How do you think the new GigE standards will influence the machine vision industry?
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Flat and thin LCD monitors have supplanted older, big-bellied CRTs and are now the default desktop display technology for newly sold computers. It's no secret why. They win on ?cool? alone, but they also afford significant and practical savings on physical desk space. Less flicker is easier on the eyes, and high native resolutions produce nice, sharp computer text and graphics. Yet, as color professionals know, LCDs just can't match the color range of those old CRTs.
That, however, is not necessarily a limitation of LCD technology. A new technological approach to LCDs proves that flat panels can indeed achieve a wide color gamut.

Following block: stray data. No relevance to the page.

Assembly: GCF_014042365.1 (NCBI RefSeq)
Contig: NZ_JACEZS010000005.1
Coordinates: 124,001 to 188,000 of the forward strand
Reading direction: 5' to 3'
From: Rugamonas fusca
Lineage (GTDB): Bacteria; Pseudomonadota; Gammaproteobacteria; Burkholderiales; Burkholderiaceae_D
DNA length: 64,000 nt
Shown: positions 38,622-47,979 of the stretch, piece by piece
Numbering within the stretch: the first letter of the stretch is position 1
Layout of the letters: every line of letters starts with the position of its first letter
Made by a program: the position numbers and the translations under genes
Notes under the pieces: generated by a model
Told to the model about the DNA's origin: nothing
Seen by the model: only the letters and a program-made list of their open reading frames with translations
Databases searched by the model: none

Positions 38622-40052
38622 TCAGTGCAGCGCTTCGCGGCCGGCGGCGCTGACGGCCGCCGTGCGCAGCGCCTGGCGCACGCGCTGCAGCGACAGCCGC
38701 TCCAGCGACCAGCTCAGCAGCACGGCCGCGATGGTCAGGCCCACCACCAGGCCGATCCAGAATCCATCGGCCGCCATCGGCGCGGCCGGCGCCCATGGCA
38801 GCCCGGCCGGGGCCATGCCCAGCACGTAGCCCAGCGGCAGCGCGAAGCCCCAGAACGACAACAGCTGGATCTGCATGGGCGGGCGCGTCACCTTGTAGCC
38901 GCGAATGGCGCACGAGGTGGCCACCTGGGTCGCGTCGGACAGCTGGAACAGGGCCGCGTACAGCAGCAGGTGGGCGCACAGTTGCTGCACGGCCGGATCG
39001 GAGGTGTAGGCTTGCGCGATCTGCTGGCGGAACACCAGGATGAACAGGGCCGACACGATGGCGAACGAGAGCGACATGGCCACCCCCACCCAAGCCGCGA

NEC's LCD2180WG-LED takes this new approach. The result is a color gamut that is 103 percent that of NTSC and 107 percent that of Adobe RGB.
The primary difference between the LCD2180WG-LED and just about any other LCD monitor on the market is not the 21in. LCD panel. Indeed, the LCD technology used here is a fairly straightforward, 1600×1200-resolution panel. However, instead of a typical defused fluorescent backlight to produce the light that shines through the panel and past those liquid crystals, NEC is using two strips of arrayed red, green, and blue LEDs (light emitting diodes).
Of course, at $6,749.99, this is no ordinary, off-the-shelf LCD monitor. At this point, the screen is geared toward a fairly specific audience. But if you're in that audience ? a colorist, product designer, graphic artist, or member of another field where seeing true colors is critical ? the LCD2180WG-LED might be exactly what you should be looking at today.